Let’s speak about first drafts. Sorry to say it, but your first draft sucks. I think this might be one of the most misunderstood parts of writing for new and fledgling writers. You’ve completed your first draft but something isn’t right. It’s not the instant masterpiece you had envisaged. What’s going on?
Well it’s simple: It’s the first draft. It isn’t supposed to be perfect. The first draft is to get the building blocks, the bones of the narrative. I think it can be best summed up by a famous quote from Michelangelo (no, not the turtle):
The sculpture is already complete within the marble block, before I start my work. It is already there, I just have to chisel away the superfluous material.Michelangelo
That is what your first draft is; it’s your block of marble. Your job now is to start chipping away. Not with a hammer and chisel but with editing and revision. There isn’t an author alive or past that hasn’t had to do this. The illusion that the masters of our craft don’t do this is a common misconception and to be honest, I don’t know where it comes from. But the idea that we don’t get it perfect the first time is one that every writer has to get past in order to grow and have any kind of success.
It’s difficult. Our stories are more than just words to us. They are a part of us and it can feel like cutting off a limb when you have to go in hard with the red pen. This probably one of the most important parts of the process. There is no magic number to how many drafts you will need either. They will, however, get easier each time. The first Henrietta story, which is by no means a long epic tale, went through between 15 and 20 different versions before I submitted it.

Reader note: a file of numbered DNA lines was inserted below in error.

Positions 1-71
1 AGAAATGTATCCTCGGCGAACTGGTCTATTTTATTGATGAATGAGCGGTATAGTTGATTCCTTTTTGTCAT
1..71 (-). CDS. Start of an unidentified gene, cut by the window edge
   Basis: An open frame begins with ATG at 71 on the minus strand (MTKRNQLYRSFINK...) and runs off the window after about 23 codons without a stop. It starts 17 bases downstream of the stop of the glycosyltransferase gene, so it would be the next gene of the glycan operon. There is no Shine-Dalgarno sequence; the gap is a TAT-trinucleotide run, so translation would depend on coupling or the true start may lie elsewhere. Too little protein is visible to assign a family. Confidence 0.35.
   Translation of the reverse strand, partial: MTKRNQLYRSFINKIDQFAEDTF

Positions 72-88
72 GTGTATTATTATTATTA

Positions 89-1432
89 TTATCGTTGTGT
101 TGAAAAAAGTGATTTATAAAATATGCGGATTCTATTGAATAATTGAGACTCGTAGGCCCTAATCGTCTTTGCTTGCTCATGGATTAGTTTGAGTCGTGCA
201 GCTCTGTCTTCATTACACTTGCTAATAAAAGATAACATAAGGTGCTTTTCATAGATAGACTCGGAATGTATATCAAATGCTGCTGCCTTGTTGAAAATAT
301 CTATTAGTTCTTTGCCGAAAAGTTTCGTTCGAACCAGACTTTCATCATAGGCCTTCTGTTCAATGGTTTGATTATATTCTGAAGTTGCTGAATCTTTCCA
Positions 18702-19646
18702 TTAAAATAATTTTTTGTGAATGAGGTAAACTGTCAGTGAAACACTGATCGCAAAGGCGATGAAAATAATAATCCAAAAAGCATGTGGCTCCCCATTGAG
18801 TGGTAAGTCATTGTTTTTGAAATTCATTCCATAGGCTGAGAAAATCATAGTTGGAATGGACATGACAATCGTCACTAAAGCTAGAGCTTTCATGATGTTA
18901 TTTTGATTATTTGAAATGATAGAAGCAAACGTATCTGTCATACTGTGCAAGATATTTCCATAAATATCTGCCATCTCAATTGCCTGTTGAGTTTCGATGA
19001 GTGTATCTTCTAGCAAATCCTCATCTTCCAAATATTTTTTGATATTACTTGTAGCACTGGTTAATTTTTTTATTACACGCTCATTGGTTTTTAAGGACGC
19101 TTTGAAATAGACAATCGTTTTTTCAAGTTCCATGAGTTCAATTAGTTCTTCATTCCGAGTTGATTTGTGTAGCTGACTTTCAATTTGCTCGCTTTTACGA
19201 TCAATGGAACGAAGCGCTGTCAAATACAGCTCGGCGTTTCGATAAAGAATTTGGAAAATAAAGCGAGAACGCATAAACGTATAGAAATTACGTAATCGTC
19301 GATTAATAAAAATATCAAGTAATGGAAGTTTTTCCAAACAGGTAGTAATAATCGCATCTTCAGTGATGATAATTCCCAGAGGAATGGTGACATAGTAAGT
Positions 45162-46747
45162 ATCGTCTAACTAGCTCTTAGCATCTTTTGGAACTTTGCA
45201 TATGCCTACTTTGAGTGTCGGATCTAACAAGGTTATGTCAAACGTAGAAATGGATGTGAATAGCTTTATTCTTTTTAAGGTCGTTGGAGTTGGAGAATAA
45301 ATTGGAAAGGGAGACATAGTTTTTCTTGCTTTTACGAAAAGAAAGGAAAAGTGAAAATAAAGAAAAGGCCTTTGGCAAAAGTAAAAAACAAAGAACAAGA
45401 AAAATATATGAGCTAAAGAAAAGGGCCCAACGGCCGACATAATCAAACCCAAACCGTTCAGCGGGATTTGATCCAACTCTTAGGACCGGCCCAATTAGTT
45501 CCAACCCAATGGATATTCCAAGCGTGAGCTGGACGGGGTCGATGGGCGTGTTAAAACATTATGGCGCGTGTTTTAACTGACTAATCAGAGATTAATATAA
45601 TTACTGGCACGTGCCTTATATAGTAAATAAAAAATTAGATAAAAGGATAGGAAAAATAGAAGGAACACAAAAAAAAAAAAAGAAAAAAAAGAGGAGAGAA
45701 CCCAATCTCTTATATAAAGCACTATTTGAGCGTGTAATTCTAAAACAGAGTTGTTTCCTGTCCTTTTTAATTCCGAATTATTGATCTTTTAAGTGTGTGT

The second Henrietta story is a good example of things you may have not thought of in the heat of getting those words down. There is a part where Amanda Moonstar stops a stampeding herd of cows by flying over them and releasing magical bedtime dust. I had the scene written and it looked great. I was happy with it and as actions scenes go, it was pretty awesome. Then one morning as I’m driving in to work a thought popped into my head. The way it was written simply wasn’t going to work. Even in a magical work, you have to account for physics, and dusting a stampede of frightened cattle from the front of the stampede is going to give end up with a very large and messy pile of cows. Why? Because the ones that get dusted first will also be the ones that fall asleep first. So begins the first major rewrite.
It was during this rewrite that I realised that there was also a disconnect between the start and the end. At no point had I mentioned the fact that the Gillyford festival was taking place. It suddenly got thrown in randomly in the middle. So back we go to the very beginning and another rewrite.
So know we are already on the third draft. This is how the process works. You will always miss things out in that first version. Or you will have extraneous parts that don’t add anything to story. They get in the way and will either bore or confuse your reader.
So don’t be disheartened when you’ve finished your story and find it’s not what you hoped for. This is your block of marble and now is the time to pick up the hammer and chisel to carve out the beautiful masterpiece that is inside. This is where the fun begins.